Zoo animals should be provided with environments in which they can thrive and not just survive [17]. Evidence-based approaches to animal management are important in providing environments for zoo animals which optimise welfare [18]. A key aspect of this is recognition of how individual differences between animals impact on how they experience their environment [19,20].
Animals may respond differently to one another within the same environment, a phenomenon described as ‘behavioural syndromes’ or ‘personality’ [21]. These individual differences have been reported across a wide range of species and contexts (e.g., aggressiveness, exploration, cooperativeness, response to novel stimuli) [22]. Animal personality should show individual differences, temporal stability and contextual consistency [23]. However, personality can be shaped by early environments [24] and adaptive needs for optimum fitness [25].
Personality can impact on physical and mental health of zoo animals and has therefore been identified as a key area for further research [26,27]. The development of animal personality in a zoological environment is also worthy of future research [26]. Behavioural plasticity is particularly prominent during early developmental windows, which enables adaptability to changing environments [28]. Animal personality can be assessed via three principle methods: behavioural coding, preference tests and trait rating by knowledgeable informants [19]. Within zoo animal research, trait rating by knowledgeable informants is most frequently used [19,29]. Using keeper ratings enables the opportunity to capture knowledge of people familiar with the focal animal in a standardised and repeatable manner [20]. Applying knowledge of animal personality profiles can be used to optimise welfare of zoo animals [19]. Within zoos it has been used to identify social group compatibility (e.g., [30,31,32]), predict friendships [33], and predict responses to management changes [34,35]. Understanding the impact of animal personality on their experiences enables the opportunity to take the ‘guesswork’ from zoo management decisions [20].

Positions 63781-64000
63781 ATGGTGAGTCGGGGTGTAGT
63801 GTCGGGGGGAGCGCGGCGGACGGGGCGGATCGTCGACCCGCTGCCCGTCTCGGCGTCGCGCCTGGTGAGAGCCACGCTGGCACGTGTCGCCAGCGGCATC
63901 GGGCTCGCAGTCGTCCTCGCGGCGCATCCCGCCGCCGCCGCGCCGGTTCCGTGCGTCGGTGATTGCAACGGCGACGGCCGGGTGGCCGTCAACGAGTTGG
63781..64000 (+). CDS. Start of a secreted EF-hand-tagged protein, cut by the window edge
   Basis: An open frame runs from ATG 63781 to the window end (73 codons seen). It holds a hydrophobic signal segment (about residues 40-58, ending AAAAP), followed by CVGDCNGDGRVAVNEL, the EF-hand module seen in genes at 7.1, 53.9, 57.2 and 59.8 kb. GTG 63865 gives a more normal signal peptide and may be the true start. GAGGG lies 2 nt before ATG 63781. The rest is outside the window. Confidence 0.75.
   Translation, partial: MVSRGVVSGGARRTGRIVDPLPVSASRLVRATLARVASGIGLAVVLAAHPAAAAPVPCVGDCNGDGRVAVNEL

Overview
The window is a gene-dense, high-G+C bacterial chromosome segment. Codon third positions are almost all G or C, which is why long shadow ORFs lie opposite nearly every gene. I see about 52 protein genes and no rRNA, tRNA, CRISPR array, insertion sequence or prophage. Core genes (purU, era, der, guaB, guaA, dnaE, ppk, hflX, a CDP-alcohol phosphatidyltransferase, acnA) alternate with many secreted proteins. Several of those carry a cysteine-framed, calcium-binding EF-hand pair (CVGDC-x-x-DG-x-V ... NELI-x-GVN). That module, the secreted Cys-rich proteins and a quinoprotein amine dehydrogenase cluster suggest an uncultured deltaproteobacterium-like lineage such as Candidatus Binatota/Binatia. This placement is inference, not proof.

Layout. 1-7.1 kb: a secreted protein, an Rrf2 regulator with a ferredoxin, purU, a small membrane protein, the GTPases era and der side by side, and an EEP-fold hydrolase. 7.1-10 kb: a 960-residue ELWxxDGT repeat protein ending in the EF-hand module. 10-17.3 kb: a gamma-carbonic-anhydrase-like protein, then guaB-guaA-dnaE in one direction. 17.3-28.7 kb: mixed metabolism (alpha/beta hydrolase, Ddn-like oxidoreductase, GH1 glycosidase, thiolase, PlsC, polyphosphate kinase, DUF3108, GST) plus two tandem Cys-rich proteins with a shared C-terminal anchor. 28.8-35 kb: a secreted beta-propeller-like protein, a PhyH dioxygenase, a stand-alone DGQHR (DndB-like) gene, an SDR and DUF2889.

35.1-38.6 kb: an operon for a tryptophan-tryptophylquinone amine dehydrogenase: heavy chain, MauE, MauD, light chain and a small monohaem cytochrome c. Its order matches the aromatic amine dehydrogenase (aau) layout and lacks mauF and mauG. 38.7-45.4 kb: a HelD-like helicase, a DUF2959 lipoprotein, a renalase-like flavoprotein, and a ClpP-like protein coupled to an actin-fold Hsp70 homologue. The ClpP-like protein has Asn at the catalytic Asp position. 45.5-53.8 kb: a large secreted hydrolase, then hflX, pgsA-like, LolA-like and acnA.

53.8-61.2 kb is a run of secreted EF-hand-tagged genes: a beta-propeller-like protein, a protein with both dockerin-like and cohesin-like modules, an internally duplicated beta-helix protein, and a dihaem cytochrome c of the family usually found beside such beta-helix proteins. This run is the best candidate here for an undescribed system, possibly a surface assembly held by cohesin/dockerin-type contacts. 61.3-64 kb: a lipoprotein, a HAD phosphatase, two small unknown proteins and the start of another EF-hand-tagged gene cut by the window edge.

Early work into animal personality research focused on the five-factor model [36]. Originally based on measurements of human personality, this model consists of openness, conscientiousness, neuroticism, extraversion and agreeableness. Across felid species there are six personality components commonly identified: active, aggressive, curious, dominant, sociable, and timid/fearful/tense [27], with these being applied in variable combinations to create felid personality profiles based predominantly on three components (e.g., [37,38,39]).

Felid Personality in Captivity

Within felid species, animal personality has been advocated for use in a variety of settings. With cheetah (Acinonyx jubatus) it has been applied in relation to housing and husbandry considerations and investigated in relation to social behaviours [37,40]. In Asiatic lions (Panthera leo), personality traits have been associated with welfare states, with personality types (bold/shy) being linked to enclosure use, behavioural diversity and likelihood of expressing stereotypical behaviour [41]. Personality assessments have also been undertaken to increase understanding of behavioural responses to new environments in Asiatic lions [34] and help with enrichment management in cheetah and tigers [35]. In other felids, a relationship between age and personality has been identified; Scottish wildcats (Felis silvestris) become more agreeable as they age, clouded leopards (Neofelis nebulosa) become less agreeable and domestic cats (Felis catus) and snow leopards (Panthera uncia) become less impulsive [39]. There is a paucity of research into personality types of tigers and the impact of this on animal experiences [42]. However, tigers have been recognised as having individual personalities [34]. Amur tiger personality has been used to identify prey preferences and Sumatran tiger personality has been investigated in relation to enrichment [35,43]. Research in other felid species has identified correlations between keeper assessment of personality and behavioural coding [44,45] and preliminary research suggests keeper-ratings may be a reliable means of determining personality in tigers [34].
The aim of this study was to assess individual tiger personalities using keeper ratings and investigate whether there are any subspecies-level differences in personality between Amur and Sumatran tigers, and to understand whether this varied within males/females or age of tigers. A secondary aim was to consolidate information on current modifications to animal husbandry implemented by tiger keepers, to support tiger welfare based on keeper perceptions of tiger personality. Understanding whether common characteristics are seen in tiger subspecies, between males/females or as tigers age will be beneficial in optimising tiger management. Furthermore, understanding whether multiple facilities are making consistently similar modifications to animal husbandry based on individual personality will support sharing of good practice and enable continued development of evidence-based guidelines for zoo-housed tigers.